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By Chris Gray

We caused quite a commotion in the software industry in the early '80's. That's when we first started to advocate simple software packages. The way most software suppliers reacted to our position, you'd have thought we'd attacked their firstborn.

We see several serious problems with the big bloated, complex MRP II/ERP software packages available today. These problems all end up adding to the implementation effort and expense and time required to get the system on the air:

The number of features, codes, switches, options, etc. in a typical software package is mind boggling. Someone, usually many people, on the implementation team need to understand them all, even though many will never be used.

The learning curve for the users of the system is still way too long, generally because of the extra features, codes, capabilities, etc.

Complex systems are way too difficult to modify, and the effort to interface to existing systems may be overwhelming.

MRP II has gotten a bad name because of overly complex software implementations of simple, straightforward concepts.

Some software suppliers say that additional functions and options are an advantage. "It's like equipping the cockpit of an airplane with more instruments", they say. "How can you argue against giving a pilot more capability to see where he is in three dimensional space? And after all, if he doesn't want to use the new instruments, he doesn't have to."

But unfortunately, it's not like equipping the cockpit of an airplane with more instruments. It's more like equipping every passenger's seat with controls. Then, at the beginning of each flight, the flight attendants announce, "Ladies and gentlemen, let me direct your attention to the two green buttons, the red button, and the yellow joystick located on your right armrest. Please do not touch the red button during takeoff. If you do...."

In most cases, additional features are a liability, not an asset. Someone must understand them well enough to choose which to use and which not to. Someone must be capable of explaining them to the users, and telling them why certain features shouldn't be used. Saying "Never put a '3' in the XXX field" without explaining why, is an open invitation for experimentation. And then, someone must know how to recognize the symptoms, or the consequences, of these features being used, and how to reverse any problems that might occur. Anything less means that the users will not accept accountability for results from the system.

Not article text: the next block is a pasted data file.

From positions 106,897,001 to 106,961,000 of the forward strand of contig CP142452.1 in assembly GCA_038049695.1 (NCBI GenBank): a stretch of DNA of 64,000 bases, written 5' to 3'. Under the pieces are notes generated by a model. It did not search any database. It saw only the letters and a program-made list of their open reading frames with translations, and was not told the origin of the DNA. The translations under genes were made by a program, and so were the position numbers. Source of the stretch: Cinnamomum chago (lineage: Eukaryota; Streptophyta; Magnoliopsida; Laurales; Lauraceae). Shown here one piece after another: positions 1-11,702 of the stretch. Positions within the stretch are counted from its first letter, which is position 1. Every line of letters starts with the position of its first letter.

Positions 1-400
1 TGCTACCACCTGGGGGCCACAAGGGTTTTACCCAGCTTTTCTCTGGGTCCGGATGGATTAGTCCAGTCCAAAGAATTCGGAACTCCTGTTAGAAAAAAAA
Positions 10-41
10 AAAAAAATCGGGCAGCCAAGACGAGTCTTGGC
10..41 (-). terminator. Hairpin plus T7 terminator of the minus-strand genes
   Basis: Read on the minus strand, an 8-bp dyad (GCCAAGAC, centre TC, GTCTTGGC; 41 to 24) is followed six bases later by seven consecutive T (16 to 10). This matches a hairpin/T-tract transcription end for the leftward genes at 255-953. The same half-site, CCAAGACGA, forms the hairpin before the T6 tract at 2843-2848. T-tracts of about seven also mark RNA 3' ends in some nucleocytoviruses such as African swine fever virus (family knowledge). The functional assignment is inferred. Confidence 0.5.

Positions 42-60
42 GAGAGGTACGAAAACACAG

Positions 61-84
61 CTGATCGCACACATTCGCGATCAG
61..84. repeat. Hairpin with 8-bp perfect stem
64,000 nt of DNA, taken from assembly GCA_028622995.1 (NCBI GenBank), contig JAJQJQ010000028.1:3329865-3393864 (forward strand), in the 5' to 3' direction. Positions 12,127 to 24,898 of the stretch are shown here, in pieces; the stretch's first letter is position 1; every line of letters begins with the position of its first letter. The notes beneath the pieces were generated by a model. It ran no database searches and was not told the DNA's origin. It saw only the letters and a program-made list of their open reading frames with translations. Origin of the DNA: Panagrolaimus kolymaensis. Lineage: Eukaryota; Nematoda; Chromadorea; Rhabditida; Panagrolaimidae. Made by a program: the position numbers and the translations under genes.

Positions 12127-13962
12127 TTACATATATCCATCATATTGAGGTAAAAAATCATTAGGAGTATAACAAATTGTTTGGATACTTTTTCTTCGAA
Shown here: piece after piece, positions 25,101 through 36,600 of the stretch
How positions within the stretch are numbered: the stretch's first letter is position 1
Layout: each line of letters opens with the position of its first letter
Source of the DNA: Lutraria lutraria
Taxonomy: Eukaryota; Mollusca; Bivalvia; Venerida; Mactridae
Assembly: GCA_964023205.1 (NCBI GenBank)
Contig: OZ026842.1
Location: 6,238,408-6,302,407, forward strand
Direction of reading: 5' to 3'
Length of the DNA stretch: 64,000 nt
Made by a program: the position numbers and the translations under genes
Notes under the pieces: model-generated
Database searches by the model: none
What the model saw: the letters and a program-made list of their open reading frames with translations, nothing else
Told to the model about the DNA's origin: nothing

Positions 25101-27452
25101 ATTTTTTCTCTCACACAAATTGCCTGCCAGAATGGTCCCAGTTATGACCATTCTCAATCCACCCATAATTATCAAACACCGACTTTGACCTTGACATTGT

All the extra features, codes, options, capabilities, etc. inflate the education and training effort required to implement a typical software package by factors ranging from 2 to 10 times what what they should be. In a recent situation with a client, the recommended software training exceeded the general MRP II education by a factor of 10. In other words, for every hour spent talking about the principles of MRP II and how to manage using these tools, ten hours have to be spent discussing how to make the software work. Sadly, this is backward. For every ten hours discussing the principles of MRP II, one hour should be spent discussing how to implement those concepts in the software.

And there are big problems on the systems and data processing side of the house as well. The fact is that interfacing complex software packages to existing, working manufacturing systems (inventory transaction systems, bill of material systems, etc.) is generally not possible. Even interfacing with financial and order processing systems can be daunting. As an old friend of mine once observed: "Interfacing two different pieces of software is like brain surgery. It isn't the cutting that takes the time. It's all the preparation, analysis, and figuring out where to cut that's time consuming." The more complex the software, the less likely that there's a simple, easy, fast way to interface it with something else.

Perhaps worst of all, because software is so complicated, it's giving MRP II a bad name. Many people implementing for the first time are using these complicated packages and assuming that the complexity is a function of MRP II, rather than being a characteristic of that particular system.

What's to be done? A good long term approach is to follow a single principle for both software developed in house and software purchased from software suppliers:

Principle 1Err on the side of simplicity not complexity.

Principle 2Understand the core simple logic that makes MRP II work. Insist that this core functionality be present without a lot of extraneous features.

Principle 3Don't confuse features with functions, and don’t assume that more features means easier implementation.

 

If the problems with software are ever to be solved, it will be because the people who use software, people like you and I, insist that computers and computer software be made simple. By insisting on simplicity in software, we can make life easier for ourselves and our companies, and send a clear message to the people developing software. If enough people insist on simple workable software, that's what will be produced.